Tips for Houseproofing Your Land from Wildlife

Riverside County Animal Service provides household tips on keeping unwanted wildlife away from your house.

After a second coyote attack in ten days at sun City Palm Desert, Riverside County Animal Services is posting a "tip sheet" on how to beter deal with wildlife infringing on suburban areas.     

Last week, Palm Desert Patch and Animal Samaritans gave tips on .

Here's the household tips from Riverside Couty Animal Services:


Due to the loss fo thier own habitat, many native animals have adapted quite well to living in our neighborhoods.  Once in a while problems can arise when our furred and feathered neighbors come a little close.  Below are some sugestions that may help alleviate these situations.

  • Wild animals are in yor area for three reasons:  food, water and shelter. Eliminate these and the wildlife will relocate themselves.
  • If you feed wild birds, put out only small amounts of seed.  Bird seed is also tasy to squirels and rabbits who are in turn tasty to coyotes and thus the chain begins.
  • Do not leave pet food outdoors at nights.  Skunks, opossums and accoons love dog and cat food.
  • Do not leave pets outdoors at night if you live in a coyote area.  Coyotes don't understand that these are your beloved pets.  The see free, easy to catch food and they will keep coming back for more.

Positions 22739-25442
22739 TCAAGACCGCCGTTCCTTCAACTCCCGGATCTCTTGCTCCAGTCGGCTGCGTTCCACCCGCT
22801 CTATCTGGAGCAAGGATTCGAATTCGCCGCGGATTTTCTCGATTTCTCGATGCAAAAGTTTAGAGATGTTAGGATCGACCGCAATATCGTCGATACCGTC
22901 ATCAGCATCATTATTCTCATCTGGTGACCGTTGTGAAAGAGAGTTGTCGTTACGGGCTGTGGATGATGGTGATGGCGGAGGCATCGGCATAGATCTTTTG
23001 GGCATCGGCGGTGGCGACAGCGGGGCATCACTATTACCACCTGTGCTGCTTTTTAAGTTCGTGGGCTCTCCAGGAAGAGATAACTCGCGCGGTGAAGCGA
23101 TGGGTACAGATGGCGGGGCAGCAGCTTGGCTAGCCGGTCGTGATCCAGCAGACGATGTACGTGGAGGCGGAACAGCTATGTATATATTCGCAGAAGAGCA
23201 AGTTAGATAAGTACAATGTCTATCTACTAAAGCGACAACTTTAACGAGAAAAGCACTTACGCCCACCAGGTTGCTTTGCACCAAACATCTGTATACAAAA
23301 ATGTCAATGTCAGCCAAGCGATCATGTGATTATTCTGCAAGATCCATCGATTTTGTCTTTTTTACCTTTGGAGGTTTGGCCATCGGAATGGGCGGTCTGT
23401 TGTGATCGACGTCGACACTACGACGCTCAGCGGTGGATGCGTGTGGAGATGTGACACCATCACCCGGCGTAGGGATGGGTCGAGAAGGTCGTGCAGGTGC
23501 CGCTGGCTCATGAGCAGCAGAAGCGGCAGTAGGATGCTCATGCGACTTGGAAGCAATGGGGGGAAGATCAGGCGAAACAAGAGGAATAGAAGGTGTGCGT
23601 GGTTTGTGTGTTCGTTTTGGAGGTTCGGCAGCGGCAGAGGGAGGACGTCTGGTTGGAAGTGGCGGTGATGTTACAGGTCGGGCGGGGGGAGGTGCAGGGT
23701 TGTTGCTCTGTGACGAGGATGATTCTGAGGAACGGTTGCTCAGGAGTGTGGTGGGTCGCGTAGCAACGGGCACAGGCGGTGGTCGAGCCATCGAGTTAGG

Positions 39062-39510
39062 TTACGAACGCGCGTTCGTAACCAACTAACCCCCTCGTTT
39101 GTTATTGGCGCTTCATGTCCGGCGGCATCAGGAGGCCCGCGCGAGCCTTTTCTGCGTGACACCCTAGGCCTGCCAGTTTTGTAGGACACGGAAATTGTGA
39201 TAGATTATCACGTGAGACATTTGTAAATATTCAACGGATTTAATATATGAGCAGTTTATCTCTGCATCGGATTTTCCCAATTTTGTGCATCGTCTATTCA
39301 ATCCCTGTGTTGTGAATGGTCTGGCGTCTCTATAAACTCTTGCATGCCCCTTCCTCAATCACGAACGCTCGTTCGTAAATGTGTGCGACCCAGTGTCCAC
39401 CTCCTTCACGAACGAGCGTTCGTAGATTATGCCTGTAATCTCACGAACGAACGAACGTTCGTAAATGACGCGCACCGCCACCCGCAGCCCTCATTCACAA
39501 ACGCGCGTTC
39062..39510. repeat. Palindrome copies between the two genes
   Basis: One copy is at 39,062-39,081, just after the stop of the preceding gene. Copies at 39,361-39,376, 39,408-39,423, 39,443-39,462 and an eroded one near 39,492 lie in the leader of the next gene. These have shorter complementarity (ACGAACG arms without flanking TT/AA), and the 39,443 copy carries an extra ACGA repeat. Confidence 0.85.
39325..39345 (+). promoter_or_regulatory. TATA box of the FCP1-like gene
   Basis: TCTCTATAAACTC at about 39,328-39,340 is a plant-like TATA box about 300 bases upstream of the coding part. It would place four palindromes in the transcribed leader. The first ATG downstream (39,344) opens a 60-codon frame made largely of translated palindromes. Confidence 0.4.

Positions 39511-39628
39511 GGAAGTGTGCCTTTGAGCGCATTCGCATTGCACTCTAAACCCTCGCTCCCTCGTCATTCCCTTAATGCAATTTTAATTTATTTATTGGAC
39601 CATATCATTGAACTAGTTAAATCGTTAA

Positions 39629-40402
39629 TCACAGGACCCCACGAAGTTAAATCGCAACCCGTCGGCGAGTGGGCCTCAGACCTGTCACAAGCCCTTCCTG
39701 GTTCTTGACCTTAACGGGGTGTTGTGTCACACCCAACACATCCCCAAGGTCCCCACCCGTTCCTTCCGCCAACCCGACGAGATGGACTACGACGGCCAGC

• Protect your pets from predation.  Build stronger enclosures and fences. Generally coyotes will not scale a fence higher than six feet.  Installing extenders which angle outward and running two or three strands of wire along the extenders will ensure that animals won't pass over the top.
  • Burying wire or cement blocks around the bottom of a fence will discourage digging.
  • Clear brush, woodpiles and dense groundcover where rodents may be living.  By discouraging the rodent population, you will eliminate the food source for coyotes and snakes.
  • Keep garbage cans tightly lidded and secured ot keep them indoors until trash pickup day.
  • In teh fall when there is no dangers of trapping nursing babies inside, install vent covers on external kitchen and bathroomvents; check your roof, crawl spaces and under decks or patios; secure any openings with latticework or hardware cloth.
  • Trim tree limbs away from the roof.
  • Trim vegetation to prevent it covering foundation walls.  Allow two feet between the vegetation and the building.
  • Moth balls and rags soaked in ammonia placed strategically (underdecks, crawl spaces, in attics, etc.) may deter species.  Make sure the animal is away when you put the moth balls or ammonia rags in the area (i.e. at night for nocturnal animals).
  • Flashing lights, radios, reflector disks and plastic or blow-up grat horned owls may deter many animals from turning your home into theirs.
  • Trapping and relocating or killing "nuisance" wildlife will not solve the problem.  Wild animals are territorial and like species will simply take over the area vacated by the relocated or dead animal.
Gina Farr June 26, 2012 at 03:47 PM
Hello...? This is a picture of a FOX "invading" a back yard.
Eddie Trent June 26, 2012 at 03:59 PM
Not sure.. since I don't have any local pictures of wildlife "invading" a backyard, this photo is from one of our sister Patch sites.


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